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Discussion Starter #1
I picked up my Quigley High Roof in July 2017. It replaced a 2006 Sportmobile Ford E350 platform) that I purchased as a 2x4 and converted to 4x4. One of the things that I didn't like about the SMB was that it was virtually useless for anything but camping. It's layout was so tight and the roof so short that it could carry little cargo and seating for tall folks was uncomfortable.

[/url]fullsizeoutput_46f by Steve Stewart, on Flickr[/IMG]
So with this one I want to build it so that it is versatile - be able to take out most of the interior to be able to haul lots of stuff, including motos, bikes and building supplies. That should be easy you say.

The other and most important use for my van is that I need to live in it 3-4 days per week 9 months of the year (not summer) in a cold climate (-10 to +10F at night). So I need heat. And a fridge. And water.

I plan on building it in stages.
Stage 1: insulation, roof fan, rear seat
Stage 2: electrical, flooring
Stage 3: heating
Stage 4: plumbing and storage

I have exactly 10 days to get stage 1 done before we head of to BC next week. So let's get started.

After owning the van for less than 72 hours I cut a hole in the roof for the Maxxair 6200 fan. That first drill hole was the toughest. I didn't document that very well, but I mounted it midship, just forward of the second rib from the back using Hein's adapter. Roof is flexy at the front edge of the fan. Will consider how to reinforce.
Used 3M 4200 to adhere Hein's adapter to the roof, then Dicor butyl tape to mount the Maxxair fan mount to Hein's adapter, then sealed it all up with black Dicor lap sealant.

IMG_0159 by Steve Stewart, on Flickr

IMG_0191 by Steve Stewart, on Flickr
 

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Discussion Starter #2
Insulation and Sound Control

Driving the van 1400 miles from Portland I realized that I needed to do some sound deadening and insulation sooner rather than later. An empty cargo van at highway speeds is loud!

I've used butyl rubber sound deadening products (like Dynamite) in many cars over the years and believe they provide some benefits if only the satisfying feel of a Mercedes-like dull thud when you close a door. I couldn't afford Dynamat for this big of a project, so I searched the interwebs and found some good feedback on Noico butyl rubber. Noico is made in Росси́йская Федера́ция. I'm sure Pootie himself gets a cut. Let's lay it down, comrades.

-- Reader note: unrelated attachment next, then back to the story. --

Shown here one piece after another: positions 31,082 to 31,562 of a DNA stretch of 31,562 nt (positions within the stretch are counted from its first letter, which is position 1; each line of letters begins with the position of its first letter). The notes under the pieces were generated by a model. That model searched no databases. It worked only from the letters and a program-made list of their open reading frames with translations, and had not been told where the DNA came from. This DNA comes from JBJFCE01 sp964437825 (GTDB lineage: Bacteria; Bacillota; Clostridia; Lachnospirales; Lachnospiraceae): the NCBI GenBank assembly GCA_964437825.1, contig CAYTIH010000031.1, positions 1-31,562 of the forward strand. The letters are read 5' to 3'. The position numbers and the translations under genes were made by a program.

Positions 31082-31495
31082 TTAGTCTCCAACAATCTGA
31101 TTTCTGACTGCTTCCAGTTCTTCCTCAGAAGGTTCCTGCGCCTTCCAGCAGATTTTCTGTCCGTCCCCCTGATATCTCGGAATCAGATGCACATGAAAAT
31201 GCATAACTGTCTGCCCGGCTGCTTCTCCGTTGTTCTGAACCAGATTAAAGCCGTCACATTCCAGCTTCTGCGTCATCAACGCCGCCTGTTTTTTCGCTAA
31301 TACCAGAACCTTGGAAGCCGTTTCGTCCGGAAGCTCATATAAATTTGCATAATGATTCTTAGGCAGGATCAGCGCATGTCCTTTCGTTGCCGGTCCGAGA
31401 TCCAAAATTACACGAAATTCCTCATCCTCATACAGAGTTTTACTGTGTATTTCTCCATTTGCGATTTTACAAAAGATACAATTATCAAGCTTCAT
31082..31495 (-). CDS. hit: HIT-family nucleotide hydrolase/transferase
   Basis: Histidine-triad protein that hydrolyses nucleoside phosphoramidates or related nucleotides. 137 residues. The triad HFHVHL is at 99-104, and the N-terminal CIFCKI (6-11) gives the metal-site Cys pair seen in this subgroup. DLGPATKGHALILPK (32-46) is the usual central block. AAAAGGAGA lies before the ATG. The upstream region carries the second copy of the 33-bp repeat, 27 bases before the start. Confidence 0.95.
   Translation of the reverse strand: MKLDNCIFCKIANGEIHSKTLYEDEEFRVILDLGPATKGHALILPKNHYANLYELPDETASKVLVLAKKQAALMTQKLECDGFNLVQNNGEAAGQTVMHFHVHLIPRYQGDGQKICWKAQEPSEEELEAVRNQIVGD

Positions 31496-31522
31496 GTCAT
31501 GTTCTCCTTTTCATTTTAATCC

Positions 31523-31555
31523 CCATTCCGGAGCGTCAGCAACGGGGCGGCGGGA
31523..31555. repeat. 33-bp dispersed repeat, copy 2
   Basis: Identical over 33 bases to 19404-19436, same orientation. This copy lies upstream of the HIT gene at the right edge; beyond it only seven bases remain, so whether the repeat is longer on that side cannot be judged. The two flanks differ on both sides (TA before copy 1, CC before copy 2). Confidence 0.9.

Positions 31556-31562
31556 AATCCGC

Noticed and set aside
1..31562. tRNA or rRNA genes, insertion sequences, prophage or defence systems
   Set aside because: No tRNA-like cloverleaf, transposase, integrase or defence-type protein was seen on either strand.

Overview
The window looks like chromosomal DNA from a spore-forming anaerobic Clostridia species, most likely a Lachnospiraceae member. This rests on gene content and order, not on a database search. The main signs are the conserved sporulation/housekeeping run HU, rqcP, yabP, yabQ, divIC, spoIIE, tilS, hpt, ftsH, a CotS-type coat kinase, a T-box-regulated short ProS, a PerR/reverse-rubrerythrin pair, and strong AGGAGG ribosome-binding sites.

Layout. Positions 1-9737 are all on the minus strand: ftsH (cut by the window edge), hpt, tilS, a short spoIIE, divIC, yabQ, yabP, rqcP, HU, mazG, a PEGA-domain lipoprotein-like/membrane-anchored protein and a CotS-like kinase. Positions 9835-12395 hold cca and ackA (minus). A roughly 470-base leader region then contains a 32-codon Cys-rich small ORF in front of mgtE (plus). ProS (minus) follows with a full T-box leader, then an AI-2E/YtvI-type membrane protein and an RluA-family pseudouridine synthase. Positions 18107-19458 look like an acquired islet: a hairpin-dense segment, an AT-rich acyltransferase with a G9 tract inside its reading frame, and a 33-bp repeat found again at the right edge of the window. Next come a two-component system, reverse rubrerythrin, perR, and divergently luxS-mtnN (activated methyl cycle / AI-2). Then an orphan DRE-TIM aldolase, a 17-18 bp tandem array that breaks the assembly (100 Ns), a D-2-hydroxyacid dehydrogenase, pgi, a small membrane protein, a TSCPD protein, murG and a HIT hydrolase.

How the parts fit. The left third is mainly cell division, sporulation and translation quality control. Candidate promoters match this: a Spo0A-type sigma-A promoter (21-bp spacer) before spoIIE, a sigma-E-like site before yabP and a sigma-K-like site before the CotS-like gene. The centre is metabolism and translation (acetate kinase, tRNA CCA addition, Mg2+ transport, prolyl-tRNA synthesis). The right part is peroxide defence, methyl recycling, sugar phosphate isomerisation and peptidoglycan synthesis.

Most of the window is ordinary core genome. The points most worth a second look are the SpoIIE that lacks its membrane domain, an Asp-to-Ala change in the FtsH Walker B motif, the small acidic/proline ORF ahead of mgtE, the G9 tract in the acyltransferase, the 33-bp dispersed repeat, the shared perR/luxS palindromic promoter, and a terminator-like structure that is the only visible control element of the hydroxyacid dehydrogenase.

[/url]IMG_0161 by Steve Stewart, on Flickr[/IMG]

[/url]IMG_0160 by Steve Stewart, on Flickr[/IMG]


So far, I've used close to two boxes (72 square feet) of the 80mil product and 1 box (50 square feet) of the 50mil product. I covered everything that is easily accessible on the walls (outer wall and inside the reinforcing structure) and ceiling. I used 80mil on the walls and 50mil on the ceiling. I have just about enough left over to do the front doors and area above the driver compartment headliner.
 

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I cheated and skipped ahead. How many sq ft of thinsulate did you use on the roof? I'm waiting on my 148 HR to build as a motovan.
 

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Fan install looks great. Did you put any Dicor over the screws as well yet? I see the screws in the picture. I put a nice coating over the whole flange covering the screws as well to keep any water from leaking in. If you have the butyl tape under the screws I think that would give it some good waterproofing. You can never have enough Dicor though. I even put some on every unused cap that is painted over to prevent them from cracking and letting water seep in.
 

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He's referring to a kit being worked on by a company now know as Expovans http://expovans.com/conversions/transit/ that is well regarded in the overland community for his work on the e-series van know as MG Metalworks.

I'm waiting for the same kit and if his past work is any indication, this will be a great conversion solution, albeit for a smaller group/market.


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Hello Steve, I haven't heard much about Noico. Mostly hear people using 3mThinsulate for sound deadening/insulation.
Why'd you choose Noico? Thanks.
 

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Thanks for the link. I assume then he has mentioned kit availability in the forums or it's his modus operandi. Quigley seems to be the only one who has realistically made the jump from the E series in an almost generic way. There is a tremendous demand at Quigley and having had an E series myself (wow, four of them actually) I agree that the Transit is the future. I hope someday Quigley expands their Transit offerings to what MG is proposing and beyond.
 

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Discussion Starter #14 (Edited)
Very nice Steve! I'm shortly behind you! I plan to wait on MG's Transit 4x4 kit though. It should work well with my timing on getting one. I'm pretty sure I see an 'Ecoboost' label on the rear? How do you like, so far.......comrade?